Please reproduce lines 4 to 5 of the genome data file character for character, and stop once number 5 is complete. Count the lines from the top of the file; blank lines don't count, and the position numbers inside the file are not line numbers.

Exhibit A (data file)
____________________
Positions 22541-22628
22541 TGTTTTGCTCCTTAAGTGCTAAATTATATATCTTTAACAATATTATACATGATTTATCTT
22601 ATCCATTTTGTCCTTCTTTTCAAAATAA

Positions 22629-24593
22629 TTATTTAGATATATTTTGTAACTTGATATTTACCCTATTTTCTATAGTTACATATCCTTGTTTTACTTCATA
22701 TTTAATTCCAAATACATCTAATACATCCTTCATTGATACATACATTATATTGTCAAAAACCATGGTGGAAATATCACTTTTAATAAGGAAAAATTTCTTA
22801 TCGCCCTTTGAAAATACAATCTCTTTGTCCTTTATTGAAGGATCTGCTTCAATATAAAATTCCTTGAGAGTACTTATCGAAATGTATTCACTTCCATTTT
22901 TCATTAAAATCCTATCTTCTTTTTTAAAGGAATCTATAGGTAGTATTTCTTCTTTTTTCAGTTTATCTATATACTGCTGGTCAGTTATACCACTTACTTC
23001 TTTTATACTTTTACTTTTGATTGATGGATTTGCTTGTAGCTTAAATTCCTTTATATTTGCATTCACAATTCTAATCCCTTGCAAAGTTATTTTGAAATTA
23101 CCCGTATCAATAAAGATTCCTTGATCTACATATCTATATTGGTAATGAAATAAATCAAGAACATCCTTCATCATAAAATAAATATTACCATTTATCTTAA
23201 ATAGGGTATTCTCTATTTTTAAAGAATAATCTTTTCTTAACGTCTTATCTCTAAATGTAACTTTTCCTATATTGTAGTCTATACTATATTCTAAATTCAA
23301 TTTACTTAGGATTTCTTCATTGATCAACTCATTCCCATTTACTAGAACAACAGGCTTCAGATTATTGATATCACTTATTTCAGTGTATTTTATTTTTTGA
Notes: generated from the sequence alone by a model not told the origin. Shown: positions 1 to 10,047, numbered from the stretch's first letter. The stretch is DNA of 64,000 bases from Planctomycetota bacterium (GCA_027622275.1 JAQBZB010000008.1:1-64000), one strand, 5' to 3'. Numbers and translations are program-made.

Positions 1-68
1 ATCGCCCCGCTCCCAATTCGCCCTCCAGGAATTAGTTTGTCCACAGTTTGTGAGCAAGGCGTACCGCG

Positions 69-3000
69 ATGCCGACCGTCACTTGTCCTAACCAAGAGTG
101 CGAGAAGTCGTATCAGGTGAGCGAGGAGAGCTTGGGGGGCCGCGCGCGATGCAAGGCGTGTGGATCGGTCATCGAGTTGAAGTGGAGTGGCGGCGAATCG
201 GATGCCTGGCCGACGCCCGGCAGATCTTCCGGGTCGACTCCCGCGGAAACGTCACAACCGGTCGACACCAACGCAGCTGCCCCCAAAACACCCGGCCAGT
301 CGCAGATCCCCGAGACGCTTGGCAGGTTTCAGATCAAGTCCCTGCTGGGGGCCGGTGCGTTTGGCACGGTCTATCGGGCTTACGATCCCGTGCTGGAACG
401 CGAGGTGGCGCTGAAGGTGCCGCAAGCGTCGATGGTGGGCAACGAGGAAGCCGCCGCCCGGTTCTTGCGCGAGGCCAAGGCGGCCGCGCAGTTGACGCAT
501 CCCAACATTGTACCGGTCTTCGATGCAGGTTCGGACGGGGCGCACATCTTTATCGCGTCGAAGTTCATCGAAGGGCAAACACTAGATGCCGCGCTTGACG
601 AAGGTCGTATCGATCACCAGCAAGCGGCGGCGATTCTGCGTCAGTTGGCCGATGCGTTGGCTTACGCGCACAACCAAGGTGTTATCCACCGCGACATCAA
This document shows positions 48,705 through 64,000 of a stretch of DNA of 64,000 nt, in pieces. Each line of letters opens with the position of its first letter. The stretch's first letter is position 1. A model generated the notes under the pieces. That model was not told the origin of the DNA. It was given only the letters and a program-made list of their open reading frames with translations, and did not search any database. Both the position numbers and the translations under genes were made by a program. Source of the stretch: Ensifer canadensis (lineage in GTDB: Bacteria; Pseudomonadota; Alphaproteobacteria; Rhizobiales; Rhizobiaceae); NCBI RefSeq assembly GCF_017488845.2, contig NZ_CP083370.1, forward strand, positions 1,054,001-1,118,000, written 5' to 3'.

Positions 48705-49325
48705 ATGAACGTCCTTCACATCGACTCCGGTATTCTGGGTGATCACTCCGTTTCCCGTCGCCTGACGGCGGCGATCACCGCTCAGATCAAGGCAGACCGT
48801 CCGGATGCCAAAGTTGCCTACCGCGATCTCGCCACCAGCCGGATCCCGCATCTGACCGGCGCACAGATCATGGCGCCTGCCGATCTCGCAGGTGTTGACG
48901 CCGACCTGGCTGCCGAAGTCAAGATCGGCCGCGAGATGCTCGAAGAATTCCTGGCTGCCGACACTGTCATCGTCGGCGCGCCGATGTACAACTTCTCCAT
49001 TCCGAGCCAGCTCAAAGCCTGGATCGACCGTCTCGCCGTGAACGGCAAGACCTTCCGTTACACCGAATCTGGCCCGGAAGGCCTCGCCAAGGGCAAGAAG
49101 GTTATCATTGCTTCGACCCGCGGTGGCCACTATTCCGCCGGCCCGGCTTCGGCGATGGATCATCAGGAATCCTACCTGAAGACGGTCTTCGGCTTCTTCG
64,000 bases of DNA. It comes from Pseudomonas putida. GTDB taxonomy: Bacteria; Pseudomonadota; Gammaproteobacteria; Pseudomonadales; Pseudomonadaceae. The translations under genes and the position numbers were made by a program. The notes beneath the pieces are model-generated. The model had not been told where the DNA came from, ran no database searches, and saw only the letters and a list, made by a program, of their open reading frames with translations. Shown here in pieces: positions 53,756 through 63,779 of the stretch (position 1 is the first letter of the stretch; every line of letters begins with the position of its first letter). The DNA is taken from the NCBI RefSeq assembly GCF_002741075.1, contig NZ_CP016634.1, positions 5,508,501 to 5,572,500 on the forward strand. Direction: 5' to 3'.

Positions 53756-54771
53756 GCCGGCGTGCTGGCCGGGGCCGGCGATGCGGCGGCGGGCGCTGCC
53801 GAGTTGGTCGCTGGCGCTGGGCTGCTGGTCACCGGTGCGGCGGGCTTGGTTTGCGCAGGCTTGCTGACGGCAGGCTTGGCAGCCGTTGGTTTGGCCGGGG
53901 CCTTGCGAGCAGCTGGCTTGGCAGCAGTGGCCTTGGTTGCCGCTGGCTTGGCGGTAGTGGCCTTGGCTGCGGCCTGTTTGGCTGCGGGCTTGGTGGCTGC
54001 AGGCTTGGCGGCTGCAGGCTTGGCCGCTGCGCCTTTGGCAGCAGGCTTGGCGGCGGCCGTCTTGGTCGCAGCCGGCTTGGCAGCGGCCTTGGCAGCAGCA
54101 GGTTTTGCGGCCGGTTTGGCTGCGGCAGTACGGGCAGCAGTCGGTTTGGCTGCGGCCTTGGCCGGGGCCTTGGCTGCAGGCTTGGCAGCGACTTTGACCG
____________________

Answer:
Positions 22629-24593
22629 TTATTTAGATATATTTTGTAACTTGATATTTACCCTATTTTCTATAGTTACATATCCTTGTTTTACTTCATA